Why we don’t really live in a meritocratic society.
Does success seem kind of arbitrary to you?
Why does “just work harder” not seem to cut the mustard like it used to?
Is it not clearly evident that the best and brightest are not at the top?
Merit, the quality of being particularly good or worthy, especially so as to deserve praise or reward, and one of the key components western democracy is built on…or is it?
Ergo, for a society to be meritocratic, the desire to be meritorious and its accompanying admiration and remuneration has to be there. If you cannot see where this is heading I’ll lay it on the line for you like King Louie. I feel the pursuit of excellence or goodness is sorely lacking in society, but I also feel that those who do pursue it do not get adequately rewarded for it. Sadly, we have a worsening habit of giving praise and adulation to those who really haven’t done anything to deserve so.
Now, I know what this may sound like so I’ll just say it… Am I just an embittered smarty-pants who felt the world owed him because of his intelligence?
The answer is a complicated no, but a no nonetheless. To cut a long story short, I’ve not lost my mind (like the Spandau Ballet song), I’m merely trying to ascertain what it is that I’ve done wrong to not obtain the success I feel is usually associated with people of my level of education. As I mentioned last week, people like me are susceptible to intellectual arrogance and I work damn hard to keep that in check. However, this can be difficult when you see utter buffoons elevated to positions of status and authority who clearly aren’t deserving nor competent enough to hold such positions.
“People are yearning so much for competence and leadership they latch onto it when they see it.”
The irony of private school/Ivy leaguers talking about other people feeling entitled, damn, you lot are some of the most entitled people out there getting handed opportunities left, right and centre with a silver spoon up your arse. Maybe Karl Marx was right in that the major differentiator of the masses has always been wealth. Nepotism is also rife, I mean there is a difference between looking after family and friends and nepotism, and this current corrupt capitalist and political system is ripe for the pickings in this department.
“Do we still live in a ‘it’s not what you know, but who you know’ society?”
The odds are stacked against us to succeed; demographics, geographics, socioeconomics, education, talent/skill, earning capabilities, money management, life skills, wisdom and guidance/mentoring, opportunities and networks etc. As I talked previously in my article “A problem of distribution or production?”, do we still feel a meritocracy is the best way forward (and achievable)? Do we still need to try and mobilise our resources for the best and brightest? The constant uphill struggle against some of the things I’ve already mentioned here is inevitable and it’s obvious that much of the lion’s share is going to the Scars of the world and not the Mufasas.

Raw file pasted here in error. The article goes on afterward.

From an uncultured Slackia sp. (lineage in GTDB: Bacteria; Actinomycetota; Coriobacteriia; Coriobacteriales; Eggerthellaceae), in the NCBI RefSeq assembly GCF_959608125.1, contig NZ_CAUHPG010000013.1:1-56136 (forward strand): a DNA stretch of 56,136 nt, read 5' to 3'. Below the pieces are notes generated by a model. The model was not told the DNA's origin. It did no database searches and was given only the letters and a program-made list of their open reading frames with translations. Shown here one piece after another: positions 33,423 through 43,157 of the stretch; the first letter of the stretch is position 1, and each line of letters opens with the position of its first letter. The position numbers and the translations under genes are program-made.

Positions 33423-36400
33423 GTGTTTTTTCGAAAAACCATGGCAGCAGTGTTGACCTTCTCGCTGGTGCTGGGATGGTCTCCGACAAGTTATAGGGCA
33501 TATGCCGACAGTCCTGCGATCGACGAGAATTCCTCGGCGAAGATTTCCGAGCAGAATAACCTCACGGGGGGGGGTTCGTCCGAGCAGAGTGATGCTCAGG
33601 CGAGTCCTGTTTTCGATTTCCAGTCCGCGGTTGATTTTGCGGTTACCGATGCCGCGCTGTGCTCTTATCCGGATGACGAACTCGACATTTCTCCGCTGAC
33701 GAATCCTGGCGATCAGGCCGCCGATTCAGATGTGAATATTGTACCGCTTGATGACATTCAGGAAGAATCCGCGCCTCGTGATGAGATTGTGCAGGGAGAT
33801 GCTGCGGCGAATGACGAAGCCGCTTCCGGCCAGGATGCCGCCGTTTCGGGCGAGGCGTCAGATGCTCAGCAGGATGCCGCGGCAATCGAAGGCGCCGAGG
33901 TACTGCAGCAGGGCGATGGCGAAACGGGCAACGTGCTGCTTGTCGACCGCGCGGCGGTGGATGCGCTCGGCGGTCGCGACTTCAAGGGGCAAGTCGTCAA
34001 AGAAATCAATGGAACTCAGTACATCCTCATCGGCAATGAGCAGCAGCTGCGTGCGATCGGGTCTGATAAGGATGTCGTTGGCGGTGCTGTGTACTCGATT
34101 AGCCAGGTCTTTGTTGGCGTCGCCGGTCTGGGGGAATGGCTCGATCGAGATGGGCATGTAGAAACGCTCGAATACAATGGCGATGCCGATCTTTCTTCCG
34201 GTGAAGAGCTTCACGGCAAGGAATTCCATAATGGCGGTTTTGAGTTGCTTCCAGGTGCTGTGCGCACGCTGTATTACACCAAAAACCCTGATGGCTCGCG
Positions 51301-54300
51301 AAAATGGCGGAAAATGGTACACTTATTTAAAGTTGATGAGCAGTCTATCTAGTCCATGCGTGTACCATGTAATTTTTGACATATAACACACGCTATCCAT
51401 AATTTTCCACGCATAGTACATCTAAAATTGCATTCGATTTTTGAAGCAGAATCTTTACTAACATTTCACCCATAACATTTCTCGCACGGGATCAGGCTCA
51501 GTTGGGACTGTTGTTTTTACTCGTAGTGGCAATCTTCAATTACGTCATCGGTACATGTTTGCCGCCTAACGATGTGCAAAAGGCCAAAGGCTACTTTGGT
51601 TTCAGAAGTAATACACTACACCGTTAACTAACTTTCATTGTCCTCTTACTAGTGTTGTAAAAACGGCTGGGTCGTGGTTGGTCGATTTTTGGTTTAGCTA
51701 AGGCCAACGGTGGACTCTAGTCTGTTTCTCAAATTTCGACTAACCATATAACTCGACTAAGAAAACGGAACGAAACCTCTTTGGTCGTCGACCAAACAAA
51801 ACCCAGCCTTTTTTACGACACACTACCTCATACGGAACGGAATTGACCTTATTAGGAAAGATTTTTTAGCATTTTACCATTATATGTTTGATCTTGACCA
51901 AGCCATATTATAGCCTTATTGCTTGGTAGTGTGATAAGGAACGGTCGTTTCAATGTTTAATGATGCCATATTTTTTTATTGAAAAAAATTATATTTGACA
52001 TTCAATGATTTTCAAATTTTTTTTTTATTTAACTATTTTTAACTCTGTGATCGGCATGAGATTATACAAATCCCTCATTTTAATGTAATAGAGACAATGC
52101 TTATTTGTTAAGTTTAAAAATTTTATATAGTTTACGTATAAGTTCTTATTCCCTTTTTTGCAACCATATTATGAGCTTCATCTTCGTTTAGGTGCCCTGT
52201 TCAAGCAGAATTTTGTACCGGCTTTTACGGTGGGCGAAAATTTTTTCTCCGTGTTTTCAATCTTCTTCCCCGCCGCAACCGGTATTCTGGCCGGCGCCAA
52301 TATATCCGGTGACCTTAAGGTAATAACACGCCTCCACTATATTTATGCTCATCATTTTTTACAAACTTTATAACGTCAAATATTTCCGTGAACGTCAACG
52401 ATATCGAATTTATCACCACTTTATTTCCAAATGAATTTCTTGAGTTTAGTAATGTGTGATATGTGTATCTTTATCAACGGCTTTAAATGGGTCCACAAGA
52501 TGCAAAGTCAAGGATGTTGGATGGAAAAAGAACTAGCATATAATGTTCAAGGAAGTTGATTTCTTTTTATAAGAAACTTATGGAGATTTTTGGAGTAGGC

The cynic in me would say something like, “that’s just the way of the world” or “it is what it is”, but it just pisses me off royally hearing people talk about living in a meritocracy when you know “merit” didn’t get them where they are today. As we drift away from an ethics based society to a preference based one, maybe we have no need for merit? Maybe meritocracy is a delusion we sell ourselves to make us feel better?
We’re constantly hindered by incompetent people with no ready solution in place, but then again, humans are great at getting in the way of themselves. Perhaps mediocre sham masquerading as good enough is the best we can hope for in society.
The next time you come across some who does a good job, please go out of your way to praise them. Thank them for the good job that they have done – maybe even reward them – and maybe this will help increase the likelihood of repeat behaviour. It’s so easy to make this world a worse place to live in, for ourselves and others. It may seem like there is no point to performing to a high quality when you go unrecognised and some other bottom feeder is paid the same as you. It may seem like “virtue” has come to signal something to not achieve. Remember the Socratic notion, that no matter how appealing or worthy the unjust way of life seems, the just life is always better.
“An old alchemist gave the following consolation to one of his disciples: No matter how isolated you are and how lonely you feel, if you do your work truly and conscientiously, unknown friends will come and seek you.” – Carl Jung